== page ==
Symposium

The Role of Encyclopedic Museums in Complex Political Times (in Europe)

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Europe and the world: a symphony of cultures

Taking place from 16th – 29th April 2018, ‘Europe and the world: a symphony of cultures’ will explore Europe’s interactions with the world and will strive to allow a dialogue between works of classical and contemporary music and the British Museum’s extraordinary objects from all over the world. In doing so the festival will contribute to a better understanding of both the role of the encyclopaedic museum and the evolving relationship between Europe and the World.

Organised by the British Museum and the Staatliche Kunstsammlungen Dresden and supported by the Federal Foreign Office of the Federal Republic of Germany.

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Press Release

 

 

Three-Day Symposium, 13th – 15th September 2017

Symposium: The Role of Encyclopedic Museums in Complex Political Times (in Europe)

 

 

Program

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Symposium: The Role of Encyclopedic Museums in Complex Political Times (in Europe)

Three-Day Symposium, 13th – 15th September 2017, Staatliche Kunstsammlungen Dresden, Kunsthalle im Lipsiusbau, Germany

To accompany the Jerusalem Arts Festival at the Israel Museum and the London Arts Festival at the British Museum, the Staatliche Kunstsammlungen Dresden are hosting a three-day international symposium to explore the roles for and the challenges facing encyclopedic museums in politically complex times (in Europe). 

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In Europe nationalism and right-wing populism increasingly endanger artistic freedom of thought, and cultural and artistic censorship has risen dramatically worldwide in the past two years. Museums and cultural institutions are thus increasingly forced to examine their role in society. Museums with multi- and transdisciplinary collections are particularly challenged to reflect critically on their position. What contribution can and must encyclopedic museums offer in light of the current societal polarization? What challenges do they face, and what unexpected potential might they discover? How can museums effectively present complex topics and relationships to a broad audience? 

[Translate to English:] Text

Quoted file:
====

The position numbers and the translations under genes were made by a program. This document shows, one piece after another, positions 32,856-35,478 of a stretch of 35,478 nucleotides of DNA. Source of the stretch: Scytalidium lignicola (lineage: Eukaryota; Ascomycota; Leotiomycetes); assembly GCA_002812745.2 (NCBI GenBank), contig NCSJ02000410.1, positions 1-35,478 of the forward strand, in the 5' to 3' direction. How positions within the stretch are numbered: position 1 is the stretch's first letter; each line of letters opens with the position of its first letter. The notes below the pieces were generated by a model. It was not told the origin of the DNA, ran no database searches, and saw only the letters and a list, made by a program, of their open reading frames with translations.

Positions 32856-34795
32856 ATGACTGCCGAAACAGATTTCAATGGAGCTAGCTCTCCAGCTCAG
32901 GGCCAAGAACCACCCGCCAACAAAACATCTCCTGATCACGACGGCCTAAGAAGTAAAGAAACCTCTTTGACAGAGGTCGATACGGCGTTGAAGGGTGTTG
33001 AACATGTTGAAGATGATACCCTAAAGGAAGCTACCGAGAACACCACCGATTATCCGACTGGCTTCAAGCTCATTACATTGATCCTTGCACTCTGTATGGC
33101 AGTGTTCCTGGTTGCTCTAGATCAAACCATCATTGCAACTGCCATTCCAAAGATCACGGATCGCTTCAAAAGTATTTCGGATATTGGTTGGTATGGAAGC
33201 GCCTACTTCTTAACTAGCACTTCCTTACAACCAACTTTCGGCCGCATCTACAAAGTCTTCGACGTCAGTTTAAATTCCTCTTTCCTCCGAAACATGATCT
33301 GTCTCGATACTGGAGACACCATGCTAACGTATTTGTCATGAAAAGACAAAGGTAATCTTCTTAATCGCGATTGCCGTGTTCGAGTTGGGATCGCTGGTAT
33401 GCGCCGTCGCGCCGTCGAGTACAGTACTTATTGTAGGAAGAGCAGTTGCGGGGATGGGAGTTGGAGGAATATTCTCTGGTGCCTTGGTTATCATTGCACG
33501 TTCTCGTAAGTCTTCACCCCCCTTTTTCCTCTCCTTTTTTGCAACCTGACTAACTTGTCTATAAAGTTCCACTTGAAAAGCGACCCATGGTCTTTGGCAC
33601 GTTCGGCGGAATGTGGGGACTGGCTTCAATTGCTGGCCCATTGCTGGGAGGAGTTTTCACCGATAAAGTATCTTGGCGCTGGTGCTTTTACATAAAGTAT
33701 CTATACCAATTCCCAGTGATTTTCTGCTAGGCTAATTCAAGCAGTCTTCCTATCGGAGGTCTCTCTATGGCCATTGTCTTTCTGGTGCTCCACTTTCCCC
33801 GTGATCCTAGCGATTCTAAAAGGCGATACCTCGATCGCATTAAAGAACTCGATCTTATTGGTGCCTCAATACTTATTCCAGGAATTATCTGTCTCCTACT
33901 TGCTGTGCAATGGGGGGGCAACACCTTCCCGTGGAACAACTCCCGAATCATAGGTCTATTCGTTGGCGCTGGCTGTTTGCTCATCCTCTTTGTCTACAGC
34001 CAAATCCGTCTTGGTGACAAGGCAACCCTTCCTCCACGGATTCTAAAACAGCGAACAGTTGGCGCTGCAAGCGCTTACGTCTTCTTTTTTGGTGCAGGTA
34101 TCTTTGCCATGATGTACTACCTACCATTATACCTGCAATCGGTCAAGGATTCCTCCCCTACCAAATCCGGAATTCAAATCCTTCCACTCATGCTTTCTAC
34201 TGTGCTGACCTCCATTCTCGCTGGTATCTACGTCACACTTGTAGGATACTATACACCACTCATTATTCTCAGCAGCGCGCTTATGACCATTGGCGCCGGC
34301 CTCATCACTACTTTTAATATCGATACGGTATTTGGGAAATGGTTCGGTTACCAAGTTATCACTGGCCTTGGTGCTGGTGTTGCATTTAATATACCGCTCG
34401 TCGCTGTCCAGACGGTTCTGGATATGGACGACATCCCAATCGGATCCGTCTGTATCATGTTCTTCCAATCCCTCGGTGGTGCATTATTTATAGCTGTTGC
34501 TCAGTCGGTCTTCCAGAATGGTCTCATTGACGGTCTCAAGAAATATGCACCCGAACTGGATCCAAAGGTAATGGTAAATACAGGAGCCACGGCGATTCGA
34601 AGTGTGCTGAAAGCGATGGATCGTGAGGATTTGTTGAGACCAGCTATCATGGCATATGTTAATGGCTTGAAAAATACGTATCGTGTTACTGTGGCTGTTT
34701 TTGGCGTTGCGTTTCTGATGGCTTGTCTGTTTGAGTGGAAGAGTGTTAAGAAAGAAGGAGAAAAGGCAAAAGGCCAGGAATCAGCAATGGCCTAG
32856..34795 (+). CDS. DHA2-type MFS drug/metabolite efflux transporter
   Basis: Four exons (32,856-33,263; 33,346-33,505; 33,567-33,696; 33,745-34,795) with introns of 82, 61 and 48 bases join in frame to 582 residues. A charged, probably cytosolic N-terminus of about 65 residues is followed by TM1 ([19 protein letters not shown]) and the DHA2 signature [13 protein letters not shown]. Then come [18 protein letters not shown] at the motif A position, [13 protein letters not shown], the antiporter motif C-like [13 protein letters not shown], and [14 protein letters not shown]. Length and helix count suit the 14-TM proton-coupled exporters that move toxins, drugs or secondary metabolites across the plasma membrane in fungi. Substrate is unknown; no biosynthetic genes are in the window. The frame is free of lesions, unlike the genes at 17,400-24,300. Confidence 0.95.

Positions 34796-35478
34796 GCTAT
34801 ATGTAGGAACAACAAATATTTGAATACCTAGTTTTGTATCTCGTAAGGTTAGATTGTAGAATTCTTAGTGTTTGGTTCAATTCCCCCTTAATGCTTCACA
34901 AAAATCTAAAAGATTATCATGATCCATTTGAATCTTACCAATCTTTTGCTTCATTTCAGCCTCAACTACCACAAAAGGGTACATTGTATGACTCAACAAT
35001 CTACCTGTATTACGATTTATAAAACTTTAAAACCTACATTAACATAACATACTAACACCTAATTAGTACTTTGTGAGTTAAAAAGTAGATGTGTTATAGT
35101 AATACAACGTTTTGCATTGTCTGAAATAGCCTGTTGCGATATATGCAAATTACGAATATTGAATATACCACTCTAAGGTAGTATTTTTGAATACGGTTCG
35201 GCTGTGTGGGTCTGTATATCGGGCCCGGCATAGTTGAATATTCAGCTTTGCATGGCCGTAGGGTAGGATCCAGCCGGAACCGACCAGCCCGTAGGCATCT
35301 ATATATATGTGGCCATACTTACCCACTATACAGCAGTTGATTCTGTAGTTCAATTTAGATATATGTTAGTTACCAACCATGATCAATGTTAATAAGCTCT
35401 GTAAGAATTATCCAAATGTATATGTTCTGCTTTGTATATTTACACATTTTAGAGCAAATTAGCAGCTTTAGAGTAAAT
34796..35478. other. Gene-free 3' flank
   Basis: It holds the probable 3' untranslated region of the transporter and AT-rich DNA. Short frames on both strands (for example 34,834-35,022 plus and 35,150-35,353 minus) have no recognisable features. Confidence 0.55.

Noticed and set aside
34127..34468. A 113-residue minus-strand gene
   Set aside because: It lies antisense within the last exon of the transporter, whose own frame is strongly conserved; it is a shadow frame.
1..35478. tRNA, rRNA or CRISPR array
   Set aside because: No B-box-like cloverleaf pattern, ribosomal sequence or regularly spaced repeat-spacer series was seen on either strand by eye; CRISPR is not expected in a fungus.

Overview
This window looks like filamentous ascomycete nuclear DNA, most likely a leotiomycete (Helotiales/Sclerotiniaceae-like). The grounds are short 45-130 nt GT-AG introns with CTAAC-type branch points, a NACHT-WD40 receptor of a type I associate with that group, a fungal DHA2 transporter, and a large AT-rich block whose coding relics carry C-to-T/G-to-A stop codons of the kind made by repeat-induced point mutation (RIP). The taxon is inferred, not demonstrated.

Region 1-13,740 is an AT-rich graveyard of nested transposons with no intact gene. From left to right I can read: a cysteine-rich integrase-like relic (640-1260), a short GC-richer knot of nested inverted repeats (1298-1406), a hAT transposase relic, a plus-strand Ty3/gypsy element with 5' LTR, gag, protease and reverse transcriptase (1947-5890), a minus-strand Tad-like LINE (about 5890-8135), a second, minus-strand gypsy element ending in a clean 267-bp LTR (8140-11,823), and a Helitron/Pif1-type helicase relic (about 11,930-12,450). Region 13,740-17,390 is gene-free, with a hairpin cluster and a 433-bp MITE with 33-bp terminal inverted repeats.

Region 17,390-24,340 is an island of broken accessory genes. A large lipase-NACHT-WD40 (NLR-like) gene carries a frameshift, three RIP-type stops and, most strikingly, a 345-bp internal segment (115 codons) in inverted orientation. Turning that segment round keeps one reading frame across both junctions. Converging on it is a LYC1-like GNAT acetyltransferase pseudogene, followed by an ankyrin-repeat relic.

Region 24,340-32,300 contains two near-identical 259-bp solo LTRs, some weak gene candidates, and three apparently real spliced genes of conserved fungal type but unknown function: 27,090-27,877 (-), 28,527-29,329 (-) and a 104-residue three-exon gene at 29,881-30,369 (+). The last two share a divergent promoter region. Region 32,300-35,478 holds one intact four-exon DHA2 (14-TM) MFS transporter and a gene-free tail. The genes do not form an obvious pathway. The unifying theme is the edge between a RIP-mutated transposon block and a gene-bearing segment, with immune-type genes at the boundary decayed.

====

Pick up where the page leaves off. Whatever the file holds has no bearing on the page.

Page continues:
The art-historical, cultural, ethnological, archaeological and design holdings of encyclopedic museums grant these collections a complex historical depth, and can be seen as a vocabulary of global society. Due to the targeted attacks on historic monuments, schools, and libraries in various war-torn regions of the world and the concomitant destruction of cultural heritage, encyclopedic museums have a particularly crucial responsibility to maintain their role as open archives of world cultures. Their compendium-like holdings allow such institutions to convincingly address the complex intellectual relationships connecting Europe and the world and to present these to a broad and international audience. These museums are obligated to contribute to the promotion of cultural exchange and to engage in self-criticism. For many years encyclopedic museums and the Kunstkammer or ‘cabinets of curiosity’ out of which they often evolved aimed to present a view of the world on a global scale, but also became models for the appropriation of objects on a global scale. In the 18th century, collections were more strictly divided into specialized public museums, in tandem with the rising importance of encyclopedic modes of thought during the Age of Enlightenment and concomitant attempts to create a structure and architecture of knowledge. Today the great encyclopedic museums are again faced with the task of critically examining the processes by which knowledge related to their collections was and is generated, the taxonomies under which the collections are organized, the contexts from which the objects in the collection originate and the conditions under which they entered the collection, the manner in which stories have grown up around the objects, and what view of the world displays of the objects present. Museum institutions create not only knowledge and culture, but also identities. Awareness of this role, and the dissemination of this awareness, become even more critical in periods of increasing nationalism and waning tolerance towards other cultures.

During the symposium, topics such as a ‘post-truth age’, ‘autonomy and freedom of thought’, ‘whose heritage?’ and ‘the museum as shelter’ will provide the subject for intense and controversial debate.

[Translate to English:] Kooperationspartner

with the support of                            To accompany

          Logo Auswärtiges Amt          Logo Jerusalem Arts Festival     Logo British Museum

 

 

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